The little person who owns me.
This week Hollis started yoga camp. My mom saw a little blurb about the studio in the paper back in May and it looked like something Hollis would enjoy while also getting our collective feet wet regarding separation and autonomy.
It's Tuesday, Wednesday, and Thursdays from 9 am to noon. The kids do crafts, eat a healthy snack the parents have packed and if diapers need changing that's taken care of, too.
I've never left Hollis with anyone he didn't already know before so this was a really big deal for me. We talked a lot about yoga camp and he was excited before he ever showed up and I felt I'd done as much parenting prep work that I possibly could. Day 1 went swimmingly. Hollis gave me lots of hugs and kisses as I departed and happily dove into a gigantic toy-filled trunk.
When I came back at noon he was very determined to tell me how I had been gone. "Mommy, you were gone! You were GONE! But you back. And you hold me. Kiss. Fun! Mommy, you were gone! But come back."
I held him tight and he waved goodbye to Amy and her assistant Remie and they told me he'd done wonderfully.
Day 2, same scenario as I left: lots of kisses and hugs, no signs of strain, and when I picked him up we had a similar conversation. Unlike Day 1, however, we had plans with my step-dad for lunch which Hollis was very excited about... until, that is, I wanted him to sit in a booster seat. He clung to me, wouldn't lift his head and sobbed big, hot tears.
What in the world??? This child is the antithesis of clingy.
I picked him up and held him on my lap while he continued to lurch with sobs and bury his face in my neck. Obviously yoga camp was taking its toll.
That brings us to Day 3 and it's now 10 am. He was very excited to return to camp and see his friends (that'd be Amy and Remie, naturally). He shoved his Crocs into a cubby and ran to the yoga room where half a dozen kids wandered around kicking balloons, reading books, or pulling toys out of the trunk. His warm little hand gripped mine and pulled me inside. Remie said hello while Amy balanced three little girls on her knees. And Hollis just kept gripping my hand.
That's when I knew today was different.
I parent Hollis with a keen memory of my own experiences as a shy child and also with the educational awareness of a counselor - I want very badly not to project my own childhood personality (and issues) onto him - I want him to navigate this world as Hollis, not as Jessica's Son, so when I knew he was going to protest me leaving I was truly torn.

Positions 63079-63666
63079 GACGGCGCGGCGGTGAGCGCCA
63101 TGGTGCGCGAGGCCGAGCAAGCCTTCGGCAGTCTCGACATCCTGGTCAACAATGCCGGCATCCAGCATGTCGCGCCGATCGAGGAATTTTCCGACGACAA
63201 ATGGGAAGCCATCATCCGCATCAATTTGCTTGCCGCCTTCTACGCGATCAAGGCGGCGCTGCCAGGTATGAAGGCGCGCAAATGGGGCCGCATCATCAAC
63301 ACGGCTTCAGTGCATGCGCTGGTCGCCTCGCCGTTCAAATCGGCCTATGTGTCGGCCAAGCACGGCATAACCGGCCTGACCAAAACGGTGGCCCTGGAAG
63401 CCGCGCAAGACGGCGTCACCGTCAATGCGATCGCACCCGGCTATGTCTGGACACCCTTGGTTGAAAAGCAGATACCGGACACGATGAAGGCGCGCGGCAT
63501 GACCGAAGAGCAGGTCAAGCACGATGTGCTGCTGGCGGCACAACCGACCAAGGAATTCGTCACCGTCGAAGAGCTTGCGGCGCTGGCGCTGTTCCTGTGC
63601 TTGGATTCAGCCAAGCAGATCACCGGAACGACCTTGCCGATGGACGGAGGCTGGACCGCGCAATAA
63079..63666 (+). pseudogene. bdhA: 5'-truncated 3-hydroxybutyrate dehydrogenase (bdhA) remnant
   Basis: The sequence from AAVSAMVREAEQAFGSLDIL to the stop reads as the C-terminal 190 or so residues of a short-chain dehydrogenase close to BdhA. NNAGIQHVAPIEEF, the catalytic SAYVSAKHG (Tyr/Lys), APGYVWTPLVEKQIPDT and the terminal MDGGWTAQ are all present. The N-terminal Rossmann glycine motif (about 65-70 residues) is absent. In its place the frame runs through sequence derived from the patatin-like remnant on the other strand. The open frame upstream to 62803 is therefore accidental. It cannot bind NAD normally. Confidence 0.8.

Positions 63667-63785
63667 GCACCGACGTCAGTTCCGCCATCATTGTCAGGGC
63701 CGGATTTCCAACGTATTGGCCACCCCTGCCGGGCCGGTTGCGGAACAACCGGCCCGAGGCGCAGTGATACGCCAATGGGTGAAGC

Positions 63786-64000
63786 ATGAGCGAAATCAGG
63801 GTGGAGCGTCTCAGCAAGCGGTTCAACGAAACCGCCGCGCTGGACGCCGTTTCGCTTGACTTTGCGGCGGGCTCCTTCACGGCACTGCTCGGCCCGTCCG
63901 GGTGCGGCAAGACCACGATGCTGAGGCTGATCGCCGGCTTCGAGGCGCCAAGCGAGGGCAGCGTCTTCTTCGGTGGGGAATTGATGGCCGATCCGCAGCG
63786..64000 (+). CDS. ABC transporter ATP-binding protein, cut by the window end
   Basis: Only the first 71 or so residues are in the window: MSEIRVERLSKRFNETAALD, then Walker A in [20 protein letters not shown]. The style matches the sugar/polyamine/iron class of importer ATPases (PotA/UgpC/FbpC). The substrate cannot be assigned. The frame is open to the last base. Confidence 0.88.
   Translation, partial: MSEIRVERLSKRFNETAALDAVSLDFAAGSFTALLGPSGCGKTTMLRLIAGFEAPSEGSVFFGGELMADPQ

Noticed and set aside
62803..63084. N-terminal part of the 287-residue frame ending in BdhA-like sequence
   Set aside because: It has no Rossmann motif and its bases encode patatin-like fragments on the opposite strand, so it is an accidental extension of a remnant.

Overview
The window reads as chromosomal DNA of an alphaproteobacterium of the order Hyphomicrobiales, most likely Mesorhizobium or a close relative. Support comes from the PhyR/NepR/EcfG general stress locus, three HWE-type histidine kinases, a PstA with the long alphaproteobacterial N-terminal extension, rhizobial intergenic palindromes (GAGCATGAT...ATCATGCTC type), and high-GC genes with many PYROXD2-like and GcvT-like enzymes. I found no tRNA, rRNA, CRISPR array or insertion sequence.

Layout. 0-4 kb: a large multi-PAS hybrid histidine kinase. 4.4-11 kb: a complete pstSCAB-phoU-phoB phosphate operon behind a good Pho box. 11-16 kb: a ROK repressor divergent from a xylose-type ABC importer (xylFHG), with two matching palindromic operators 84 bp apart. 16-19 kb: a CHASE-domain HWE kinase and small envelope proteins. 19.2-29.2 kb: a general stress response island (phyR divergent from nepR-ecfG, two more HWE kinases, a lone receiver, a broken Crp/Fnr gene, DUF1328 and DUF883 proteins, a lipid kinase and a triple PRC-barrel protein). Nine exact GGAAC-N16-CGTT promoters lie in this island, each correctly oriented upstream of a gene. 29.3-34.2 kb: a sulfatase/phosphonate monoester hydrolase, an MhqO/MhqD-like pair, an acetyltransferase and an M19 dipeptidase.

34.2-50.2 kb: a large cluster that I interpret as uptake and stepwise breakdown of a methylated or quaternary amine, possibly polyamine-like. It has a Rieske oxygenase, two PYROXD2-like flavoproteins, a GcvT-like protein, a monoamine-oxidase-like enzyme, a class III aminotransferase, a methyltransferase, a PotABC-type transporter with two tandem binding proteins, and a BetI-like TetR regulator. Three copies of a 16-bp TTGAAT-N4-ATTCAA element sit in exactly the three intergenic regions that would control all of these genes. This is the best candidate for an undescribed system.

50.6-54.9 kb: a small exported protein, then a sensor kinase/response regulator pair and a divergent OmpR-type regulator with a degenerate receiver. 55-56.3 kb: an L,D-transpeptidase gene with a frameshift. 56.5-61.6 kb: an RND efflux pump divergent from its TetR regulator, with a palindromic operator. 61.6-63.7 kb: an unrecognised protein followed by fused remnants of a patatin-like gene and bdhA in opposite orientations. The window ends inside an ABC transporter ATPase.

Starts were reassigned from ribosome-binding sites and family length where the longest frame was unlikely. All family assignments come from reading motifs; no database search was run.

Do I stay and hang out?? What message does that send? That when he's a little scared Mommy will stay and that makes everything better? Or do I go? And the message is that Mommy leaves and I can rely on myself to get through a tough spot of emotions? Or do I leave and send the message that MOMMY LEAVES when I'm scared?
It took a couple of tries before I could get out of his sight. By that point Amy saw our little drama playing out and she came to intervene. She asked him if he'd ring the bell to start the class, to be her special helper. He warmed up to that, but kept a wary eye on me. He gave me more kisses and I took a deep breath and walked away as if to the front door, out of his line of sight. I could hear him crying and Amy talking to him about kicking balloons and playing with his cement truck toy. The cries weren't alarming other than the fact that he was upset and the receptionist, who had a direct view of him, confirmed to me that his face was affect-less and he was just making the crying noise to show his displeasure with the scene.
I told her that this was new for us and had to take another deep breath to fight back the tears... I was sweaty and dusty from the trail, basically looked a hot mess, and felt vulnerable enough without breaking down in tears in front of a complete stranger. I managed to ask, "You'll call me, right, if things get worse?"
She smiled and said, "Oh, of course."
I walked the last few steps to the front door and walked out into the blanket of heat that is Austin in nine in the morning to the woeful moans of an angry child filling my ears.
And I still don't know if that was the right decision. By leaving him under (mild) duress am I upbraiding all the work I've put into instilling complete trust in me and the adults who love him? Is it wrong to leave him? Or, shit, is it just my own personal abandonment issues wreaking havoc on my perspective??
In any case, my plan this afternoon is to take him to get some ice cream and reconnect and cuddle and reassure him that MOMMY ALWAYS COMES BACK. If not for him, then definitely for me.
What do you guys think?? Any suggestions? What did you do to get through this kind of anxiety and milestone?